Not every person has access to a beautiful yard full of wealthy soil and abundant sunlight. Try ferns, European wild ginger (Asarum europaeum), sedges (Carex spp.), lavender, lamiums (Lamium maculatum), sedums, and lungworts (Pulmonaria spp.). Ornamental grasses are great in container gardening, as well, as are dwarf conifers and modest shrubs.
Delivered by award-winning horticulturalist and master gardening educator Melinda Myers, this series offers you the essentials of container gardening and the expert know-how to grow practically anything you want in as tiny a space as you have available.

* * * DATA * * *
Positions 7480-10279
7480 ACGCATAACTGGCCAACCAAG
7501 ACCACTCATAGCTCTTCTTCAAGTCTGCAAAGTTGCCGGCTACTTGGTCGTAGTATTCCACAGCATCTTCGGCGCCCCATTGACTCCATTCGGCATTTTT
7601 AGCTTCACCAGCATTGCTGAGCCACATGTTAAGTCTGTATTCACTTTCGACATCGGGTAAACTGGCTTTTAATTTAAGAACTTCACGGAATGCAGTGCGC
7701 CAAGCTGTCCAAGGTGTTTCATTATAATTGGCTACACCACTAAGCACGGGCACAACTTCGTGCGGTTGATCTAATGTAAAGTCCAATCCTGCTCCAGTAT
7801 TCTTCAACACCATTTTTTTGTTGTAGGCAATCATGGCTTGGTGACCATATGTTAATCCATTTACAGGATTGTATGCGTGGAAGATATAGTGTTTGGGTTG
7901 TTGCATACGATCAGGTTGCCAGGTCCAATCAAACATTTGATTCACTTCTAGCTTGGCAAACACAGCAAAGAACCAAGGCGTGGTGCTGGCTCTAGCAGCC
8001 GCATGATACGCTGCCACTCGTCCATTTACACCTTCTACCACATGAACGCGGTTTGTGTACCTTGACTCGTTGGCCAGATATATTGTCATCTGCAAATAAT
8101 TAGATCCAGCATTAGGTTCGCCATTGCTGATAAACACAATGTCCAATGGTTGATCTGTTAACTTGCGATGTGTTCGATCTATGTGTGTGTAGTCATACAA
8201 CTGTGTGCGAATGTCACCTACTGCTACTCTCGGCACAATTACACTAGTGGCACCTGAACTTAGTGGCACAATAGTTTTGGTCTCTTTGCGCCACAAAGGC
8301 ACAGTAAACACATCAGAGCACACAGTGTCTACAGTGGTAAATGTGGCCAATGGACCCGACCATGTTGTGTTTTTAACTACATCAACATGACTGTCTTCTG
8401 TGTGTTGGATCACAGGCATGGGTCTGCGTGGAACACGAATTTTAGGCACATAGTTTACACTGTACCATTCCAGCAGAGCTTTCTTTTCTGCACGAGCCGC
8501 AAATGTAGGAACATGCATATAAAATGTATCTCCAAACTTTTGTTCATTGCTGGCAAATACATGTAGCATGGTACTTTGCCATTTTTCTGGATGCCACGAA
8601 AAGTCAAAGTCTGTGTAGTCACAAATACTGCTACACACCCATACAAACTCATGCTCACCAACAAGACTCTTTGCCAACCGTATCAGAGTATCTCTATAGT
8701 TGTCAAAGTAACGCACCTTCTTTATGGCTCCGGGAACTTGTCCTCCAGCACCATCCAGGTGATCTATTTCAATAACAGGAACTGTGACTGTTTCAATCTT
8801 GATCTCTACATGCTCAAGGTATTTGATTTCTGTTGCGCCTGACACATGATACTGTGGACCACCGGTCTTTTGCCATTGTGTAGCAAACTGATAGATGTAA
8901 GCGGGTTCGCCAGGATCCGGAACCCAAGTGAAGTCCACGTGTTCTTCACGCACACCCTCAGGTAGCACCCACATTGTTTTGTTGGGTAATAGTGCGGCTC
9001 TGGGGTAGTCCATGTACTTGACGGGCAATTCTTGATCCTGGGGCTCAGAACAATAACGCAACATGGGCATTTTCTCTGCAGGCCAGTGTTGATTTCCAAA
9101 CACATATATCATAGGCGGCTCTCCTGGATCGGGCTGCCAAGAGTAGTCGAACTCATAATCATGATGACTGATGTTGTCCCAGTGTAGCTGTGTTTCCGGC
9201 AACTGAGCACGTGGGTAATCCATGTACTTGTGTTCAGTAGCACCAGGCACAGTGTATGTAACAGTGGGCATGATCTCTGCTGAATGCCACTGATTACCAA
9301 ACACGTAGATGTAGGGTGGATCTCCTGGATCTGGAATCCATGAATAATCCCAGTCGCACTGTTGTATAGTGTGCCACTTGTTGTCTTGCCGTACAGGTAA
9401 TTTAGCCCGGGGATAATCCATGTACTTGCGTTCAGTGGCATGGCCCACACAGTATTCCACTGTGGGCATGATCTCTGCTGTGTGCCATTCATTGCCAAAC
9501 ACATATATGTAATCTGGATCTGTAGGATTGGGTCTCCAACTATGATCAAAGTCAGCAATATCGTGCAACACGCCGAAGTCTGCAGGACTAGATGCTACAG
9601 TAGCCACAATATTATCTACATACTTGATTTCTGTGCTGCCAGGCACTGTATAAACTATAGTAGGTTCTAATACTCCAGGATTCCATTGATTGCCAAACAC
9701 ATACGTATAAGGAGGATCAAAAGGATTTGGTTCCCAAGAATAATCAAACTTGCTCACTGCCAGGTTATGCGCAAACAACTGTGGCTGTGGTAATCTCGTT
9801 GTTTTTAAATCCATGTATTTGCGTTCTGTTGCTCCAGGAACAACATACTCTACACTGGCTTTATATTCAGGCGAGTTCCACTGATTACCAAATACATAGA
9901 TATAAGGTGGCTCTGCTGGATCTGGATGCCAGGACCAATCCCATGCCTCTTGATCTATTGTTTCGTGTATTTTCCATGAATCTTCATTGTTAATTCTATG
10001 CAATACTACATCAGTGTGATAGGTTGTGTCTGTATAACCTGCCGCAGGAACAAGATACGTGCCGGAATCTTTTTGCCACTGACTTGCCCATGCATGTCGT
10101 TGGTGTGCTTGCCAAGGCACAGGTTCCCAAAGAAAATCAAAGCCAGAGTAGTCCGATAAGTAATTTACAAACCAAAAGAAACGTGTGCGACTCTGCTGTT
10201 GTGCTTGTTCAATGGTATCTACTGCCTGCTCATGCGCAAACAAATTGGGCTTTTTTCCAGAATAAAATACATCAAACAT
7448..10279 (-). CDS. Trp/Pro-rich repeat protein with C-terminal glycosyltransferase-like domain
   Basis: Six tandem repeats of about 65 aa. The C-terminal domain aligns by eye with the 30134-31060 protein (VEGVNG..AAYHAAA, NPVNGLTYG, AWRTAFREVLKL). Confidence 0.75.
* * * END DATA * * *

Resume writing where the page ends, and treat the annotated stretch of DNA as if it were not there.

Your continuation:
In the book McGee & Stuckey’s The Bountiful Container , authors Rose Marie Nichols McGee and Maggie Stuckey point out that using broad stakes for twining vines will encourage them to make a lot more lateral growth due to the fact they need to grow farther to make every single lap around the stake.
The maximum size (and weight) of a container is limited by how much space you have, what will help it, and no matter whether or not you plan to move it. If your container garden is situated on a balcony or deck, be confident to verify how much weight the structure will safely hold.
Again when it comes to container gardening your plants will be completely dependent on you for nutrients for that reason when you are planting it is crucial to add granular organic fertilizer and then adhere to this up by weekly watering half-strength, water-soluble fertilizer.